Googling 'Depression' Can Now Get You Help

By Bryan Le 08/28/17

The internet giant has created a helpful tool that provides information about the common mental health issue.

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Googling “Depression” Can Now Get You Help
Search for help and you will find it.

The symptoms of depression vary from person to person, and the internet is inundated with anecdotes by self-diagnosed sufferers or falsehoods about the condition. To help remedy the flow of misinformation on the internet, Google and the National Alliance on Mental Illness (NAMI) will direct people who Google depression or depression-related symptoms to the PHQ-9 questionnaire, a standard tool used by doctors to diagnose depression.

Unlike the bevy of listicles or online quizzes that a person battling depression might find, the tool is clinically proven and should be able to help those who may not even realize they suffer from depression.

“People accommodate to their experience. The hope is that this will give people information they can reflect on,” says Kenneth Duckworth, the medical director at the National Alliance on Mental Illness. “Depression is common, and depression is treatable. With those two facts in mind we decided to do this partnership to advance public health. We believe information is power.”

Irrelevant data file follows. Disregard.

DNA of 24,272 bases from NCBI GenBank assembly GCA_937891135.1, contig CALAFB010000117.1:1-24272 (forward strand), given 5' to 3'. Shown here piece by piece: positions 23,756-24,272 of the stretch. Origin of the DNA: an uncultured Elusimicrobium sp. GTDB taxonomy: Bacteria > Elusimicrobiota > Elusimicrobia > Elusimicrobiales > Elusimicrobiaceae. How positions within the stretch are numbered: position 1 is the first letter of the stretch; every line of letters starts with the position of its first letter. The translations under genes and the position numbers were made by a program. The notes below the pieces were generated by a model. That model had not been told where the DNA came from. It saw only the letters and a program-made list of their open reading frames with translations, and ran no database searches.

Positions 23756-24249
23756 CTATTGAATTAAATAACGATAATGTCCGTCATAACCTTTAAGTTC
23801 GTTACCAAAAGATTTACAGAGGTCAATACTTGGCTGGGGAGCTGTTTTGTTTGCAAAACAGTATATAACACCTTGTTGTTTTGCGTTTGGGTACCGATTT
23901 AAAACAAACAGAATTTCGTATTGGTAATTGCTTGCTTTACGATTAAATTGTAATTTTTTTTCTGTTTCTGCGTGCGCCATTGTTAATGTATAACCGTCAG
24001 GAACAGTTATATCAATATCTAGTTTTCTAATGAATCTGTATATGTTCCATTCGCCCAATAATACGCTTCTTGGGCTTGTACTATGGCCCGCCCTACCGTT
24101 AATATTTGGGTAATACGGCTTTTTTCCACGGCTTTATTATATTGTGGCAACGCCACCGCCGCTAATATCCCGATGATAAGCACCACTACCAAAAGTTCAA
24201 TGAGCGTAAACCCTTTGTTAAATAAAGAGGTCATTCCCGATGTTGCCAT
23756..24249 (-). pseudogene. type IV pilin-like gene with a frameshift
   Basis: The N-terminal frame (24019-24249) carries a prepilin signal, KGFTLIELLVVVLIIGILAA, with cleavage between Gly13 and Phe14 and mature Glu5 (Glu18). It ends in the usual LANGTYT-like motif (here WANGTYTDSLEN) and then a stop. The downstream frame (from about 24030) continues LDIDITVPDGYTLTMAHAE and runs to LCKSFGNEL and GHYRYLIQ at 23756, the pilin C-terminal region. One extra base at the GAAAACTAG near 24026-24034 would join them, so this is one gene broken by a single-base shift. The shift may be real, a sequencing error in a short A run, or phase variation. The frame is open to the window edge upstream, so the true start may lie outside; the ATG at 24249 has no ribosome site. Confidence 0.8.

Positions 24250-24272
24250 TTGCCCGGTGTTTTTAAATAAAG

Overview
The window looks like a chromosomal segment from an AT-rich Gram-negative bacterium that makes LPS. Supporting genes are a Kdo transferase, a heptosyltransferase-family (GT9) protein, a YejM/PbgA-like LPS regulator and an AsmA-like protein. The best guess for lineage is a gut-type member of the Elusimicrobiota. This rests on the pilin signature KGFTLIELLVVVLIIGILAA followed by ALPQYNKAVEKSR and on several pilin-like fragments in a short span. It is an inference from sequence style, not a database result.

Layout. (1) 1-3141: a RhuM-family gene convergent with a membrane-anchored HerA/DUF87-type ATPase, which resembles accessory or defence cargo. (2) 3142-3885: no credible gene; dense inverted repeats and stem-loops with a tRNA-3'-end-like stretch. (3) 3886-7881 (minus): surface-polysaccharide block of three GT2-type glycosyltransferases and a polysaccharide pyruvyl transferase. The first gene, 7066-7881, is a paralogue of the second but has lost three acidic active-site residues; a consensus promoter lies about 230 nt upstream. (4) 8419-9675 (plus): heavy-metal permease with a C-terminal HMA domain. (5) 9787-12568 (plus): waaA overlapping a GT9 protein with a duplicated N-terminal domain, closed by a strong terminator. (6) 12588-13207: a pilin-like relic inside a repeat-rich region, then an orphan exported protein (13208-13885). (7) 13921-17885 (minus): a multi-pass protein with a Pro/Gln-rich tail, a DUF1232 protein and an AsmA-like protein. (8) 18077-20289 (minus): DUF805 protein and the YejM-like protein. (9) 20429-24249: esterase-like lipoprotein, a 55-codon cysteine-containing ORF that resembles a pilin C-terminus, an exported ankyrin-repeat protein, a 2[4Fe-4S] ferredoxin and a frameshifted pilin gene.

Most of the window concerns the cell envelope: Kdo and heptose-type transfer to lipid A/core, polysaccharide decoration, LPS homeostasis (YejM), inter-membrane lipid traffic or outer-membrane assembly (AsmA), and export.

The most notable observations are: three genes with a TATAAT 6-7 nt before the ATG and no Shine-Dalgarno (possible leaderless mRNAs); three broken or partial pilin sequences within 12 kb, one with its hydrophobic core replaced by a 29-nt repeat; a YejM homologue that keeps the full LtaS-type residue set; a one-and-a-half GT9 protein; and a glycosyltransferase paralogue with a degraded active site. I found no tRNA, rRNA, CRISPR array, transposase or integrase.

Feeling down, poor concentration and diminished appetite are commonly known symptoms of depression, but some symptoms are more subtle, such as shifting sleep patterns or lower than normal energy levels.

While depression is a personal mental health issue, every person left undiagnosed or untreated from depression has a negative impact on society. A study published in the Journal of Social Psychiatry and Psychiatric Epidemiology estimates that depression costs the United States around $5,524 per working person per year, amounting to a 0.5% loss in total GDP.

According to numbers by the National Institute of Mental Health, 16 million adults (about 6.7% of adults) in the United States suffered one or more major depressive episodes within the last year—and of those diagnosed with major depression, only half receive care.

Google has provided a similar service to people with suicide-related searches since 2015. While such services can be safely considered a net good, big data has been used once before by internet ad agencies to target alcoholics with booze banners. 

Google Trends, which collects data on popular searches in a given geographic area, can be used to gauge which drugs are popular in certain parts of the country.

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Bryan Le grew up in the 90's, so the Internet is practically his third parent. This combined with a love for journalism led him to The Fix. When he isn't fulfilling his duties as Editorial Coordinator, he's obsessing over fancy keyboards he can't justify buying. Find Bryan on LinkedIn or Twitter

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